For those who haven't already dared the expedition, I recommend accompanying him in his tale 'At the Mountains of Madness'. I'll grant you the style often comes off a little cumbersome for the modern reader, but if you can allow yourself the brief time it takes to get used to that, and if you also have a vivid imagination of your own to boot, I promise you that it's highly likely you'll find yourself terrifyingly enchanted with the strange and fertile images thrown forth out of seemingly nowhere by one of the best writers of the genre. Of all his stories I've read, I consider this one very probably the best. However, having all said that, I can also recognize that the man is not to everyone's taste.

    1. LostHearts

      Yes, he was quite "wordy". His sentences ran on forever sometimes.

    2. Pysmythe

      Yep, he does tend to have kind of too much of a Victorian style... But when I read that Stephen King has a high opinion of his stuff, I decided I ought to give him a try. On the whole, I'm glad I did, too. And I guess there's something to be said for having to work a little bit at an author, right? Not everyone can write clearly and concisely, but that doesn't necessarily mean what they've got to say isn't worthy of consideration.

    3. LostHearts

      Lovecraft felt like he should have been born in the 1700s. And if I am not mistaken, he wrote using a fountain pen. Hard to imagine that now. In our modern society, I feel that many people simply would not even want to take the time to read him. Some paragraphs seem to be made up of just one sentence. Today most want everything short and sweet.

      H.P. does take some getting used to. The first story of his that I read was "The Call of Cthulhu". I was 16 at the time--admittedly, few females at that age would have even been attracted to his work, but I've never been normal anyway. Some of my favorites are "The Music of Erich Zann" and "Rats in the Walls". Most attempts to make movies out of his work were dismal at best.

      Another writer who is an acquired taste for some is M.R. James. His work, however, is very "British" so there is, IMO, a limited audience--most unfortunate. His stories are deliciously scary.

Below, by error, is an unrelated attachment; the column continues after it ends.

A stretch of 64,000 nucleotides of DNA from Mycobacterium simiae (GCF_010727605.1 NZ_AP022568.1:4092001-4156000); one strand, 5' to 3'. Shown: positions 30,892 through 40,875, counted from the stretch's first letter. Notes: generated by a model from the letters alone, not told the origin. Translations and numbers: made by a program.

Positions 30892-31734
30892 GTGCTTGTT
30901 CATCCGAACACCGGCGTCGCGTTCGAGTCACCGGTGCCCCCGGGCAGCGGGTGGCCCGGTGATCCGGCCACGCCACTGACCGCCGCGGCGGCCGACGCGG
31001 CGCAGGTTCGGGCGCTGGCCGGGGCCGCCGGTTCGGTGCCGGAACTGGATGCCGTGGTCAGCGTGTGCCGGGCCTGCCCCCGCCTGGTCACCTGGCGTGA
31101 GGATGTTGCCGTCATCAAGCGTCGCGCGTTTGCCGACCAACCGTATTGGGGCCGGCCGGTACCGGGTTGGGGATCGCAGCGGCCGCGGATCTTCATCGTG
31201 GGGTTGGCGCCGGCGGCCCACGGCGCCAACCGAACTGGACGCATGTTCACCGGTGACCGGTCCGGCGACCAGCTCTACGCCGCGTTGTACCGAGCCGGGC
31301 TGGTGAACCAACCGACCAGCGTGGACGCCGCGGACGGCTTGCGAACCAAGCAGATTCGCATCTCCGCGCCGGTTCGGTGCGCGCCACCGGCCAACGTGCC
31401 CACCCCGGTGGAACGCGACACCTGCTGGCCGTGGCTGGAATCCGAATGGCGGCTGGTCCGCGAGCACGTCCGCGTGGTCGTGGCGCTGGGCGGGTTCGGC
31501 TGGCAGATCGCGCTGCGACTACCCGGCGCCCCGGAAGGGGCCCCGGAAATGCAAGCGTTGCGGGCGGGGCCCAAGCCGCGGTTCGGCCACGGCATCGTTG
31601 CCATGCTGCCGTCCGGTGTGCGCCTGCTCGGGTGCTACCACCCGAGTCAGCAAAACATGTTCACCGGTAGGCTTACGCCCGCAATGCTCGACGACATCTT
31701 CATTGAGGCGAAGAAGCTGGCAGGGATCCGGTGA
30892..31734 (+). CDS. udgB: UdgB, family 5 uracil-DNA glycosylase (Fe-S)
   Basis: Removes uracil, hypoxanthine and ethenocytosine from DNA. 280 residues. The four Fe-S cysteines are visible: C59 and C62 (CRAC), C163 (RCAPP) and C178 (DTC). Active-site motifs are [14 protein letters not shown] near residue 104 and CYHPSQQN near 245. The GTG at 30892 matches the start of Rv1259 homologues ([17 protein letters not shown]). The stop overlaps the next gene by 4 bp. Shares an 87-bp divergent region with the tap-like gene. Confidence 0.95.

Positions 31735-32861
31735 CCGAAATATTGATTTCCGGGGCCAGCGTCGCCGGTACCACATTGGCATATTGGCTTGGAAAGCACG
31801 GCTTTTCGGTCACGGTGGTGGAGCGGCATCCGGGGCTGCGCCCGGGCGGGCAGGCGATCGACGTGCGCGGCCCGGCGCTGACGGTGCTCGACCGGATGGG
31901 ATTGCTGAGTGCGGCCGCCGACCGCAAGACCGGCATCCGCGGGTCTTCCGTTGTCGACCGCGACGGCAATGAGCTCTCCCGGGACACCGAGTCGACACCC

4. Pysmythe

      I agree with you on all points. Congratulations on being outside of the norm, too. This world could use much more of the sort, as far as I'm concerned. Not to change the subject, but are you also familiar with Arthur Machen? His classic novella 'The Great God Pan' is... well, I can't even really come by words to praise it highly enough. It truly is just a genuine masterpiece of the macabre, similar in tone to much of Lovecraft's stuff. If you haven't read it yet, do yourself a favor and hunt it down, because I promise you'll be in for a real treat. It's one of those rare tales that will stick with you long after having finished it. The very last sentence of the story is one of the finest I've ever read, just utterly perfect with what has come before it. Machen, in my opinion, is another one of those writers who ought to have more of an audience than he currently does.

      edit- I'm not familiar with James. Is there a representative story of his you could recommend for me?

    5. LostHearts

      I apologize for taking so long to reply.

      Sorry to say I have never read anything by Machen. I will certainly correct that situation ASAP!

      M.R. James is somewhat limited in his appeal. This is due, I believe, to his interest in medieval manuscripts and the "Englishness" of his writings. His writings have less of an international appeal because of this. As someone who has always been interested in English history, he is a delightful find. However, IMO his limitations are his strengths, as ancient artifacts, ruined abbeys and old writings contain an essence of psychological horror as well as earthly terrors. Strange that a little, quiet man who wound up as provost at Cambridge and Eton could produce such delightful little scares.